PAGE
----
The United Nations faces "a problem" in shipping humanitarian aid into Syria, the U.N. envoy for the war-torn country said Thursday, pinning the blame on the lack of authorization from Bashar Assad's government that has even disappointed Russia, the Syrian president's key backer.
Staffan de Mistura said a U.S.-Russia-brokered cease-fire deal agreed on last week has largely reduced the violence since it came into effect on Monday, but the humanitarian aid flow that was expected to follow has not materialized.
De Mistura said 40 aid trucks are ready to move and that the U.N. would prioritize delivery to the embattled, rebel-held eastern neighborhoods of the northern city of Aleppo.
However, the Syrian government has not provided needed "facilitation letters," or permits, to allow for the start of the convoys, de Mistura said. He said the government had agreed on Sept. 6 -- before the cease-fire deal was inked -- to allow aid into five areas, but the authorizations still haven't come.
Aside from the reducing the bloodshed, the "second dividend" of the U.S.-Russia deal is humanitarian access, de Mistura told reporters in Geneva. "That is what makes a difference for the people, apart from seeing no more bombs or mortar shelling taking place."
"On that one, we have a problem," he added. "It is particularly regrettable ... These are days which we should have used for convoys to move with the permits to go because there is no fighting."
"The Russian Federation is agreeing with us," he said.
Jan Egeland, the top humanitarian aid official in de Mistura's office, said the "good news" from the cessation of hostilities was that the bloodshed has dropped -- and that "attacks on schools, attacks on hospitals have stopped."
The "bad news," he said, was a lack of a green light for U.N. trucks to cross front lines.
"Our appeal is the following -- it's a simple one," Egeland said. "Can well-fed, grown men please stop putting political, bureaucratic and procedural roadblocks for brave humanitarian workers who are willing and able to go to serve women, children, wounded civilians in besieged and crossfire areas."
"If they do that, we're willing and able to go to all these places in the next few days -- and we are very hopeful that we will indeed be able to do so," he added.
Aleppo had been the center of fighting over the past months and Syrian government forces and their allies launched a wide offensive earlier this month, capturing several areas south of the city and putting eastern rebel-held neighborhoods under siege.
Over 2,000 people were killed in 40 days of fighting in Aleppo until the cease-fire went into effect Monday. The dead include 700 civilians, among them 160 children, according to the Syrian Observatory for Human Rights. .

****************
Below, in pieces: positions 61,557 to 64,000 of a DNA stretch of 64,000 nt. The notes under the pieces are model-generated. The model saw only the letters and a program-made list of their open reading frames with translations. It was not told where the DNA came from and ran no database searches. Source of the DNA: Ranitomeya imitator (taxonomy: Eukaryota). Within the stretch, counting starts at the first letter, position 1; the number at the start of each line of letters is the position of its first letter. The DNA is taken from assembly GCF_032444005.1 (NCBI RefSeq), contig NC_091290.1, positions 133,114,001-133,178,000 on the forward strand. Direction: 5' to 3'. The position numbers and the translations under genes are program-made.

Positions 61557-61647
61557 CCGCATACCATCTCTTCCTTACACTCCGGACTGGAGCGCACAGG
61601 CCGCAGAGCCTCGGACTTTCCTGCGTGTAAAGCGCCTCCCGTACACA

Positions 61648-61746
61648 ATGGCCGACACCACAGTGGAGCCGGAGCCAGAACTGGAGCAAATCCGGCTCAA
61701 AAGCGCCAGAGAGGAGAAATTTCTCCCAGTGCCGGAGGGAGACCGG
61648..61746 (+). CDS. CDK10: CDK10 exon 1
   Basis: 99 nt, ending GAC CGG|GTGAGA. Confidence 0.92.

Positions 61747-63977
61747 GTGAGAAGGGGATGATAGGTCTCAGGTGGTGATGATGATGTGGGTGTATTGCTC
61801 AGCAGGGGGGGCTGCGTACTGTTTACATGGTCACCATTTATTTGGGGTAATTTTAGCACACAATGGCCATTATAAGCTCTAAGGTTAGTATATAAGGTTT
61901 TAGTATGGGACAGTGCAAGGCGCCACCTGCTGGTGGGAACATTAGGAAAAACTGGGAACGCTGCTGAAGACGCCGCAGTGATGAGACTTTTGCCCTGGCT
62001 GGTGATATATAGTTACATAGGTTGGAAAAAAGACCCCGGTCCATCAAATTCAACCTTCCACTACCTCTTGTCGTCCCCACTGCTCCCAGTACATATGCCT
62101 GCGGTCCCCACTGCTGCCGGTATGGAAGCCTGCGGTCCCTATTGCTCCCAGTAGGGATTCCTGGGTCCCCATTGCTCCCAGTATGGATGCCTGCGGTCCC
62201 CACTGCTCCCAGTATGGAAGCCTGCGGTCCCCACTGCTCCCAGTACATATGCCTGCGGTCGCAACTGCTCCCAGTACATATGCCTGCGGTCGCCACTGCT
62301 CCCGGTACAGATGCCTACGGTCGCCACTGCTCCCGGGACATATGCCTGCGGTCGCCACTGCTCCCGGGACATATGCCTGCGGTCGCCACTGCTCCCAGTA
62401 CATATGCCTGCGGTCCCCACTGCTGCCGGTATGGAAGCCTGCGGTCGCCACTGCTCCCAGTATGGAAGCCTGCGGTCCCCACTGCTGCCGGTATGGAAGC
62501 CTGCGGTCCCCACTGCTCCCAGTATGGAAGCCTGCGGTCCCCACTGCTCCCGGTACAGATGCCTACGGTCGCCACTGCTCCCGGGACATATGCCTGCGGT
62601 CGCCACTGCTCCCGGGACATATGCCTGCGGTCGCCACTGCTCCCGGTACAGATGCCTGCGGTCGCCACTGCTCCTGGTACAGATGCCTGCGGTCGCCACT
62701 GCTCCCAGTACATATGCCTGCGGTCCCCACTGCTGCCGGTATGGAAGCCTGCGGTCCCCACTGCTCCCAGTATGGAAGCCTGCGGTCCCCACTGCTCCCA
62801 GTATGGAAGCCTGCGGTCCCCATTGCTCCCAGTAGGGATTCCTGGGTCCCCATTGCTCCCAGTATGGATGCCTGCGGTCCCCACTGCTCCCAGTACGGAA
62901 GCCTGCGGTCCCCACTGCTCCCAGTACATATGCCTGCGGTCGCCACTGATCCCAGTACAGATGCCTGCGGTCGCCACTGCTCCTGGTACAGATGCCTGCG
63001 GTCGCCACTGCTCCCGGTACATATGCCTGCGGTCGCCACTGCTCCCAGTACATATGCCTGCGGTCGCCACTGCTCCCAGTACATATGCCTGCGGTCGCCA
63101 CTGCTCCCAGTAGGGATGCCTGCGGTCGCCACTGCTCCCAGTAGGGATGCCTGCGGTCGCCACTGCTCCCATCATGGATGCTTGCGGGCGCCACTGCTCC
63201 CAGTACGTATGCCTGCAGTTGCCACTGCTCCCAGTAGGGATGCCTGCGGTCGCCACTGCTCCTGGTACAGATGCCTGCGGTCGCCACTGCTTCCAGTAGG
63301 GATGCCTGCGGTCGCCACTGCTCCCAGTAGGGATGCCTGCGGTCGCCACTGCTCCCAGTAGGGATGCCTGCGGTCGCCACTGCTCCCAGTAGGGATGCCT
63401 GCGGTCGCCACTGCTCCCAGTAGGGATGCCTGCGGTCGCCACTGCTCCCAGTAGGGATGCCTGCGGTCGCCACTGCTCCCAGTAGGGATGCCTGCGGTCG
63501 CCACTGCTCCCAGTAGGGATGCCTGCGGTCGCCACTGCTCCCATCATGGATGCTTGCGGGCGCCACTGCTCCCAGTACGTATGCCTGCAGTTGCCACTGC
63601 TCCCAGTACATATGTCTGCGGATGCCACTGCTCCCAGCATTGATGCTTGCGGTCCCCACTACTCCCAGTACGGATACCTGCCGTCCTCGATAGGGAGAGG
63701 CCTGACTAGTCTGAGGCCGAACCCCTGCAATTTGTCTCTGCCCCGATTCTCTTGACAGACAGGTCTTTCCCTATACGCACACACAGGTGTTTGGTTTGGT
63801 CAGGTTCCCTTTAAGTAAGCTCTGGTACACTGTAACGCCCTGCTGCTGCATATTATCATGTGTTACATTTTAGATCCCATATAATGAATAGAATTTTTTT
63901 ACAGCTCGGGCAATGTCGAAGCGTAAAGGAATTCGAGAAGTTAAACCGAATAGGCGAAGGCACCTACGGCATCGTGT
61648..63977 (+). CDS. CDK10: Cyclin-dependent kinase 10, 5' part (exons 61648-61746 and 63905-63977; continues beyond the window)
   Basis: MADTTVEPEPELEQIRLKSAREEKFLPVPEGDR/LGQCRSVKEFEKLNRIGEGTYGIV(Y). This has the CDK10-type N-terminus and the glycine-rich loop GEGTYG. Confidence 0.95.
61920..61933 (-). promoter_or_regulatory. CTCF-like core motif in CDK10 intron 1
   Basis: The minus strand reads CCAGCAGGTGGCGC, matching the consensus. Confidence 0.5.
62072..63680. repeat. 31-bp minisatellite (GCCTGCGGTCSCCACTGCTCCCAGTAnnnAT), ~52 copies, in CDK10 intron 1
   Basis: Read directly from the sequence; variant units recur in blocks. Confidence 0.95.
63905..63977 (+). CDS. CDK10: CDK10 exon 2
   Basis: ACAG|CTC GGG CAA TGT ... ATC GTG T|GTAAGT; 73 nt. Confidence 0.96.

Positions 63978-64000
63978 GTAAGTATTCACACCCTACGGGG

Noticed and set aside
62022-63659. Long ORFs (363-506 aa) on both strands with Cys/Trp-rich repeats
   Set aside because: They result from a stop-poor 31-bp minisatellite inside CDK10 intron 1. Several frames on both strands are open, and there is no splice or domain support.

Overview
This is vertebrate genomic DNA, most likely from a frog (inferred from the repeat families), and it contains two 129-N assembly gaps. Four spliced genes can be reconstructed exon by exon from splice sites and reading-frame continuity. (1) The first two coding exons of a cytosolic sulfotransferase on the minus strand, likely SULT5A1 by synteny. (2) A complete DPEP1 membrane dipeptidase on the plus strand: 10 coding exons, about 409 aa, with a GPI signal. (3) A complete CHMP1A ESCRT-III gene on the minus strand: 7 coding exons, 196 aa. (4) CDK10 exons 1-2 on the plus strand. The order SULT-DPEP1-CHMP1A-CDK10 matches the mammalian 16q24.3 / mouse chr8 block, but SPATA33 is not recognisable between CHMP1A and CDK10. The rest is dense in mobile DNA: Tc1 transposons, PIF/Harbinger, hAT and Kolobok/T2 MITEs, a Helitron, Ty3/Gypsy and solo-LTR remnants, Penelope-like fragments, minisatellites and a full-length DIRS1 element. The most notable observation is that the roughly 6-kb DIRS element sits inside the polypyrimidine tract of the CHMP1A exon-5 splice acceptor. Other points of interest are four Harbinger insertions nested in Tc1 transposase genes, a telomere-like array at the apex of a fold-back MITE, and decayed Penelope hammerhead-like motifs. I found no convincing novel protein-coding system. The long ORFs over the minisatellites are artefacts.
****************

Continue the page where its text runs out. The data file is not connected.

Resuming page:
"No aid has arrived in Aleppo. The regime is refusing to allow aid into Aleppo," said Aleppo-based activist Baraa al-Halaby.
Earlier on Thursday, activists said the cease-fire was still holding despite some violations. The Observatory said government forces and opposition fighters were ready to withdraw from the Castello road, a main artery into Aleppo, to hand it over to Russian troops.
It said government forces will not start pulling out until the rebels begin to do the same.
Syria's state news agency SANA said opposition fighters opened fire at a location along the Castello road that was being prepared for Syrian Arab Red Crescent representatives. The report said two people guarding the location were wounded.
SANA also reported violations of the cease-fire in the northwestern villages of Foua, saying sniper fire by insurgents wounded a Syrian boy there. It also said three shells were fired at the government-held southern village of Hadar.
The opposition reported 29 violations by government forces Wednesday, including shelling, air raids and heavy machine gunfire.
Meanwhile, in the eastern province of Deir el-Zour, clashes and shelling over the past 24 hours between government forces and the Islamic State group in the provincial capital, also called Deir el-Zour, killed at least three people, including a child, according to activists and state media.
Elsehwere in the same province, an airstrike Thursday on the IS-held town of Mayadeen killed at least four people and wounded dozens, said opposition activists and Deir el-Zour 24, an activist collective. The Observatory said the airstrike killed seven people. It wasn't known who carried out the airstrike.
The truce does not include the Islamic State group. The U.S.-led coalition, Russia and the Syrian government have been carrying out air raids against the extremist group.
Also not included in the truce is the al-Qaida affiliate in Syria, the Fatah al-Sham Front which was formerly known as the Nusra Front.